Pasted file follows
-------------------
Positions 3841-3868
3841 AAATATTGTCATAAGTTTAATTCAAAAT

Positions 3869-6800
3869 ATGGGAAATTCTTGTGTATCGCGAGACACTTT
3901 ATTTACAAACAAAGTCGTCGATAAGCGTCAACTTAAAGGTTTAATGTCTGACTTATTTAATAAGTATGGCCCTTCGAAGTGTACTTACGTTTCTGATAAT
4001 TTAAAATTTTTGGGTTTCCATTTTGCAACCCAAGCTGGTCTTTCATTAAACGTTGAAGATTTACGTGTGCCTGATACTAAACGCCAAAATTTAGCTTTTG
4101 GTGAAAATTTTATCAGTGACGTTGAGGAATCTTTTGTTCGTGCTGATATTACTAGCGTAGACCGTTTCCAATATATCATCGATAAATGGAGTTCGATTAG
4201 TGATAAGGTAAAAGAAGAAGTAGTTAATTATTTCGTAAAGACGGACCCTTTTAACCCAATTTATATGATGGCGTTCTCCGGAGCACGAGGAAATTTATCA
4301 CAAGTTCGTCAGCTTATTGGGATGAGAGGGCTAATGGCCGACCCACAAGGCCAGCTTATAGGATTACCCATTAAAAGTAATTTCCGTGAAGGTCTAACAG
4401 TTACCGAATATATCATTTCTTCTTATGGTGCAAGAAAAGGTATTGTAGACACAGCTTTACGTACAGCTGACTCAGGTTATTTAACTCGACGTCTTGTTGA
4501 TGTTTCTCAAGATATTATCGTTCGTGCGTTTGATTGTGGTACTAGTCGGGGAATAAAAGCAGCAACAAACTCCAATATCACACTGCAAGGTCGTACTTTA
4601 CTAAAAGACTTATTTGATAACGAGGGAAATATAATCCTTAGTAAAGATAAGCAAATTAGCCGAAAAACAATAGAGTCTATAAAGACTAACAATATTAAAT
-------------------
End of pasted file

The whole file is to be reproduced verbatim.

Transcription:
Positions 3841-3868
3841 AAATATTGTCATAAGTTTAATTCAAAAT

Positions 3869-6800
3869 ATGGGAAATTCTTGTGTATCGCGAGACACTTT
3901 ATTTACAAACAAAGTCGTCGATAAGCGTCAACTTAAAGGTTTAATGTCTGACTTATTTAATAAGTATGGCCCTTCGAAGTGTACTTACGTTTCTGATAAT
4001 TTAAAATTTTTGGGTTTCCATTTTGCAACCCAAGCTGGTCTTTCATTAAACGTTGAAGATTTACGTGTGCCTGATACTAAACGCCAAAATTTAGCTTTTG
4101 GTGAAAATTTTATCAGTGACGTTGAGGAATCTTTTGTTCGTGCTGATATTACTAGCGTAGACCGTTTCCAATATATCATCGATAAATGGAGTTCGATTAG
4201 TGATAAGGTAAAAGAAGAAGTAGTTAATTATTTCGTAAAGACGGACCCTTTTAACCCAATTTATATGATGGCGTTCTCCGGAGCACGAGGAAATTTATCA
4301 CAAGTTCGTCAGCTTATTGGGATGAGAGGGCTAATGGCCGACCCACAAGGCCAGCTTATAGGATTACCCATTAAAAGTAATTTCCGTGAAGGTCTAACAG
4401 TTACCGAATATATCATTTCTTCTTATGGTGCAAGAAAAGGTATTGTAGACACAGCTTTACGTACAGCTGACTCAGGTTATTTAACTCGACGTCTTGTTGA
4501 TGTTTCTCAAGATATTATCGTTCGTGCGTTTGATTGTGGTACTAGTCGGGGAATAAAAGCAGCAACAAACTCCAATATCACACTGCAAGGTCGTACTTTA
4601 CTAAAAGACTTATTTGATAACGAGGGAAATATAATCCTTAGTAAAGATAAGCAAATTAGCCGAAAAACAATAGAGTCTATAAAGACTAACAATATTAAAT